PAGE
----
Volume 51 | Number S1 | February 2016

Abstract List

Sheryl Zimmerman, Barbara J. Bowers R.N., Ph.D., Lauren W. Cohen, David C. Grabowski Ph.D., Susan D. Horn, Peter Kemper, , Patrick Brown B.S., Sandra Hudak R.N., Kimberly Nolet M.S., David Reed


To synthesize new findings from the Research Collaborative (The Research Initiative Valuing Eldercare) related to the Green House () model of nursing home care and broadly consider their implications.

Data Sources

Interviews and observations conducted in and comparison homes, Minimum Data Set () assessments, Medicare data, and Online Survey, Certification and Reporting data.

Study Design

Critical integration and interpretation of findings based on primary data collected 2011–2014 in 28 homes (from 16 organizations), and 15 comparison nursing home units (from 8 organizations); and secondary data derived from 2005 to 2010 for 72 homes (from 15 organizations) and 223 comparison homes.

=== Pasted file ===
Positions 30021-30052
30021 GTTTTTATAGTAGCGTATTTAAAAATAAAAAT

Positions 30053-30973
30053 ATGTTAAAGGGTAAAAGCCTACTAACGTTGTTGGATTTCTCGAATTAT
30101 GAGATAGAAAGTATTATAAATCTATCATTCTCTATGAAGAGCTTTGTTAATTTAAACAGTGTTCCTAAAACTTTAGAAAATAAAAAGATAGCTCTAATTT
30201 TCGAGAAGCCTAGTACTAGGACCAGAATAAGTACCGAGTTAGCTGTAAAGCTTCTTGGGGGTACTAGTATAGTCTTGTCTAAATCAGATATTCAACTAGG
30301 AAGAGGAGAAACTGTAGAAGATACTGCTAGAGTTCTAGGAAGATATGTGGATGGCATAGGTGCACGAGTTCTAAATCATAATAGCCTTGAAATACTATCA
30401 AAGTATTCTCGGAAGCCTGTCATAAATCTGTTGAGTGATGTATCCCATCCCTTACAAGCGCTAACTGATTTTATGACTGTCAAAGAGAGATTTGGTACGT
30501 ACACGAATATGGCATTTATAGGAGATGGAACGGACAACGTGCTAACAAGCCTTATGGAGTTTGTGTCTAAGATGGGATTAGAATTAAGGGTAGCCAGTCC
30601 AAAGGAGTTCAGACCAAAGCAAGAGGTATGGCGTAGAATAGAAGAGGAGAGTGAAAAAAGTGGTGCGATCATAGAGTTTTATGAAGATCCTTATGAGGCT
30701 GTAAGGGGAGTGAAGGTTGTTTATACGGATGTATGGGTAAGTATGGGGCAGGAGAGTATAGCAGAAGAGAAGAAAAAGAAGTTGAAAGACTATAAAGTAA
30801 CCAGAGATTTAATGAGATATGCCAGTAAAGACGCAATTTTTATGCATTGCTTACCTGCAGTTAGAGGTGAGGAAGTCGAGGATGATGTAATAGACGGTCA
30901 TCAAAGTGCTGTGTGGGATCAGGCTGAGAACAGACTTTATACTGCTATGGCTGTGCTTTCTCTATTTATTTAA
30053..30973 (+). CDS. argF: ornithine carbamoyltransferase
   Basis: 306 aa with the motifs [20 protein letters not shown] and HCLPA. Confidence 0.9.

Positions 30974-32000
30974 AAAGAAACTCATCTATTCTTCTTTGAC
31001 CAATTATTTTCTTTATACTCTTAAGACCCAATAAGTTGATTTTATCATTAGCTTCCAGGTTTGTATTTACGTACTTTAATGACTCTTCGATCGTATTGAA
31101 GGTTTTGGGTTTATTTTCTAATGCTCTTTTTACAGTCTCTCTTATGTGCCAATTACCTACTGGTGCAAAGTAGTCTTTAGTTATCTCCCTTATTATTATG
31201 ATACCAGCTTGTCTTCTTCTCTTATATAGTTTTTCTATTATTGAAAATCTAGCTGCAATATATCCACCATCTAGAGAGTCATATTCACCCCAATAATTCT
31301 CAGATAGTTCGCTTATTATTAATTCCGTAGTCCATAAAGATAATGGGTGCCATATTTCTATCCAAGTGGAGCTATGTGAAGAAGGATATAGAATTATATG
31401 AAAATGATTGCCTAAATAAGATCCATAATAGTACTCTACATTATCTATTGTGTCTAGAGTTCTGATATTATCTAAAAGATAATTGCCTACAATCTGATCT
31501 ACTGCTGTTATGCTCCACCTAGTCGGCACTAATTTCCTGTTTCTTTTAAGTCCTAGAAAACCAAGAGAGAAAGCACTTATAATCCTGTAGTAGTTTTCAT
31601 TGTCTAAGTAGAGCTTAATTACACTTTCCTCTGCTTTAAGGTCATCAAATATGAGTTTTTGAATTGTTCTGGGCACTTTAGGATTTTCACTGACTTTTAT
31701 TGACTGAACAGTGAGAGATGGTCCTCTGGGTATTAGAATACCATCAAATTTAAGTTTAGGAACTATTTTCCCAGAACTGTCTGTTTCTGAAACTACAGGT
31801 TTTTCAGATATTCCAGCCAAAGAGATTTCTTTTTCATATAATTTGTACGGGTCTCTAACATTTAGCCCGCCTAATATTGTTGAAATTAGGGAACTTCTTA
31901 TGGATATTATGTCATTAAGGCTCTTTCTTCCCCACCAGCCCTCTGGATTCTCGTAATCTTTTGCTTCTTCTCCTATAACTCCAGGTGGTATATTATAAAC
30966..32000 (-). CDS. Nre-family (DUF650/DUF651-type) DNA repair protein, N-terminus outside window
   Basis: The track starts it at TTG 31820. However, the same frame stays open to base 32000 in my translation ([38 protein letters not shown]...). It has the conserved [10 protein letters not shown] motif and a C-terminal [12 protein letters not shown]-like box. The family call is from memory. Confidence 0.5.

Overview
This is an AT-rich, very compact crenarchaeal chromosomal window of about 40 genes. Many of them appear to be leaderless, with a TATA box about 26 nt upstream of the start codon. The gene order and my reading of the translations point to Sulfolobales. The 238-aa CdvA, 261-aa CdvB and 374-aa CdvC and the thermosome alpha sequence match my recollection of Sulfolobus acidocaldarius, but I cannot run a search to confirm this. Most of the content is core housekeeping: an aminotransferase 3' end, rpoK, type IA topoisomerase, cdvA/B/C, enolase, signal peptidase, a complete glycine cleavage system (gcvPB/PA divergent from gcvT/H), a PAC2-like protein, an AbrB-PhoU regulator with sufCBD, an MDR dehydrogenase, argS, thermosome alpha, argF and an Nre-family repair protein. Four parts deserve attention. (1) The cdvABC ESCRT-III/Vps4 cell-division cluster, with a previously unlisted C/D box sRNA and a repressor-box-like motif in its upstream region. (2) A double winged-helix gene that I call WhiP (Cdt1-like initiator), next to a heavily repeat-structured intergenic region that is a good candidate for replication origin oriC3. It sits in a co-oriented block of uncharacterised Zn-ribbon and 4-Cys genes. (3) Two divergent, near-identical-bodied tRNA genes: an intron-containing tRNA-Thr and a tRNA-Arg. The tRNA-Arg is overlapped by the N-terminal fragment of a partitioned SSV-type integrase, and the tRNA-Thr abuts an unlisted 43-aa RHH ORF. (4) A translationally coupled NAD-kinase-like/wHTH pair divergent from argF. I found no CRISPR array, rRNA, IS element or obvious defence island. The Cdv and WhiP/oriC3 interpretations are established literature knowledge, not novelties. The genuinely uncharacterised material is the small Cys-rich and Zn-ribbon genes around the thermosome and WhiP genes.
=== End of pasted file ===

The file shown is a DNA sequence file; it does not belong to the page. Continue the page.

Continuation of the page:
Principal Findings

Implementation of the model is inconsistent, sometimes differing from design. Among residents of homes, adoption lowers hospital readmissions, three measures of poor quality, and Part A/hospice Medicare expenditures. Some evidence suggests the model is associated with lower direct care staff turnover.


Recommendations relate to assessing fidelity, monitoring quality, capitalizing opportunities to improve care, incorporating evidence‐based practices, including primary care providers, supporting high‐performance workforce practices, aligning Medicare financial incentives, promoting equity, informing broad culture change, and conducting future research.